Winter’s here, and it’s time to get LITT! (for all you Suit’s fans out there)
In the Pacific Northwest, during this time of year (December), it’s dark, wet, gray, cold, and overall not a very motivating season to get out for a run. Having the proper lighting and gear may help if you’re struggling to get out the door when it’s 4 PM and it’s already pitch black outside. I’ve spent the past month using two headlamps from Ledlenser (NEO1R and NEO9R), and below are my thoughts.
If you’re new to headlamps or night running, there are essentially two reasons to illuminate yourself: First, it’s so that drivers, cyclists, and or other runners and pedestrians can see you. As a driver, cyclist, and pedestrian, I greatly appreciate when other people use either reflective gear/vest or headlamp while crossing the road or the trail. It’s both a courtesy and prevents many accidents.
The other reason to illuminate yourself is to see where you’re going. If you mostly run in the city, it should be pretty well-lit by lamp posts, but occasionally, those pesky roots pop up on the sidewalk and catch you by surprise; a sprained ankle is waiting to happen. Here in Portland, Oregon, we have Forest Park, a large network of trails where the city lights can’t penetrate through the trees and can be disorientating if you don’t have the proper lighting. That’s where headlamps become essential.
Overall, I was very impressed by both headlamps’ performance and features. Each headlamp is designed for different use cases.
NEO1R: Weighing in at less than two packets of GU, the NEO1R is an ultralight, low-profile headlamp and, in my humble opinion, meant for city running or emergency use cases. With three settings (low beam, high beam, and red light) and one button to access all three settings, it doesn’t get much more user-friendly than this.
In terms of fit, I would say it’s accommodating to most, if not all, head sizes, even with hats and beanies. The strap is easily adjustable. The two bands of reflective stitching are a nice touch. It’s truly something where you set it and forget it. Oftentimes, I don’t even notice it’s on my head, which is the design intent.
Above is the lumen (brightness to battery life chart). Like driving, I’d default to the low beam (20 lumens) around the city and then use the “hi beam” sparingly to increase my battery life. I’ve yet to have the need to charge it so far, but I’d imagine it’s relatively standard time-wise.
The main gripe I have, which is not exclusive to this model, is the fact that Ledlenser uses its own proprietary charging connector instead of a USB-C cable. This is common with other headlamp brands I’ve encountered over the years. As someone with many electronic devices, from laptops, phones, earbuds, etc, the last thing I want, especially when traveling, is to realize that I don’t have the right charging cable. It’s one more thing you must remember, and I wish USB would be universal. *Soapbox off*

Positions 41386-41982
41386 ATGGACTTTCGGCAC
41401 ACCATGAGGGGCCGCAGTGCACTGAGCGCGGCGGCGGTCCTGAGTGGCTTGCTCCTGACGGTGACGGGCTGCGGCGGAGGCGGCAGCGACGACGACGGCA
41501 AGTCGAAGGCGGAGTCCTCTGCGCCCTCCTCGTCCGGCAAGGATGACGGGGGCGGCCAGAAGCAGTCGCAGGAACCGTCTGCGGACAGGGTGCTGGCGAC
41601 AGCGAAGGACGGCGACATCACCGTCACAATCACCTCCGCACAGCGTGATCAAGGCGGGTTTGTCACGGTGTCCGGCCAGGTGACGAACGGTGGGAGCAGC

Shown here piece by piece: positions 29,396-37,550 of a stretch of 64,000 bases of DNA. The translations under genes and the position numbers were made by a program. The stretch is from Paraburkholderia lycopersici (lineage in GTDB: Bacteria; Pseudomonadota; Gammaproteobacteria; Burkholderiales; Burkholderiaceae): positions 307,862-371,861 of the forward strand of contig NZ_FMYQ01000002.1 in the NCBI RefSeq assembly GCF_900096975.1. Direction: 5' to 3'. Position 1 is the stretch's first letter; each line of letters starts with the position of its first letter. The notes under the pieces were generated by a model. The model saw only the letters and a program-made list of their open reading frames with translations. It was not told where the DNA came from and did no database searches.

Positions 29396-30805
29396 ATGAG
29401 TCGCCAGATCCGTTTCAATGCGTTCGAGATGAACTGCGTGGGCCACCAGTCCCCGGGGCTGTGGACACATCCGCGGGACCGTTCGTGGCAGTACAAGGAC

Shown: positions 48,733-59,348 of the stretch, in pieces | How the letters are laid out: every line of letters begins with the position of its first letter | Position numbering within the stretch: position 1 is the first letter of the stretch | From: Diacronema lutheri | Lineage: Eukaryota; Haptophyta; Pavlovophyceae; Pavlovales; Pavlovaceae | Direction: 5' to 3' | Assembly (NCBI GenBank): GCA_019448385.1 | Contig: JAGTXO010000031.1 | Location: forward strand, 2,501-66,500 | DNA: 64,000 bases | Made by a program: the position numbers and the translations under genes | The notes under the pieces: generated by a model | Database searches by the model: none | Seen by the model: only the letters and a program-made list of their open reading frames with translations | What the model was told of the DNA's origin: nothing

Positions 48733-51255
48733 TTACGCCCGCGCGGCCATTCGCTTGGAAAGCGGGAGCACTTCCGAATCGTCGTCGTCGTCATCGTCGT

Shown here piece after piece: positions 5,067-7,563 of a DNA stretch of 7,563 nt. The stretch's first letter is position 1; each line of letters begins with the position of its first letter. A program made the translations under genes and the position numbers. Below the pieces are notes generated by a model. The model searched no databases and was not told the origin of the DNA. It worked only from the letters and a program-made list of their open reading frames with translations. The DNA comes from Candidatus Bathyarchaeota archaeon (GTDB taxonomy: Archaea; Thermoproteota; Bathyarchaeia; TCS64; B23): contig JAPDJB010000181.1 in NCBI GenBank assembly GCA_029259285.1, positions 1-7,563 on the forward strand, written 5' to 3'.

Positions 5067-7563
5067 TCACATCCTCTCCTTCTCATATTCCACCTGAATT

It’s no-nonsense, easy to use, relatively weather-proof, and at times too light that you don’t even know you’re packing; it’s a great little ball of sunshine.
If the NEO1R doesn’t have quite enough juice that you’re looking for or you’re doing your first 100 miler, consider upgrading to the NEO9R, which is significantly more powerful and versatile and can reach up to 1200 lumens on its highest settings. It also has a separate flood and spotlight that can be adjusted to suit different situations and distances. I can easily switch between the modes with a single button.
The main thing I noticed upon receiving this headlamp was the weight. It feels substantial at 7 oz, with a separate battery pack nested in the back. With that, the battery pack comes with 60-120 hours of usage depending on the setting, which is a lot and perhaps unnecessary if you have drop bags, aid stations, and battery banks to help supplement your lighting. As a backpacker or ultra/trail runner, which is what this publication is catered towards, that’s where you have to consider whether the brightness and battery life are worth the weight. I also did some searching on Ledlenser’s website, and although the battery is detachable, they don’t seem to sell them as an accessory, which is unfortunate. It would be nice if the brand sold stand-alone battery packs compatible with this headlamp; you wouldn’t need a charging cable or power bank.
The NEO9R also comes with an optional center strap to increase stability over your head, better distributing the weight of the headlamp. The battery bank does have a rear red light, which is a nice feature.
Overall, NEO9R is a solid device. It is easy to use and, in my opinion, suitable for very specific situations. Or if you want one headlamp that you don’t have to worry about charging or not being bright enough, whether it is for backpacking or walking around the neighborhood, this may be a good option. For me personally, it’s a bit overkill. At $120.00, I would rather buy one NEO5R, their middle-of-the-road headlamp, for $70.00, which is half the weight, as a primary headlamp for longer 5+ hr adventures and a NEO1R as a backup. I can’t really see myself using the 1200 lumens enough to get the full use out of this device. Especially for ultra and trail running, where the goal is to move quickly and lightly, my head and neck fatigue will inevitably be too significant to where every gram and ounce will count. What do you think? If you had a NEO9R, where and how would you use it?
Cheers for now.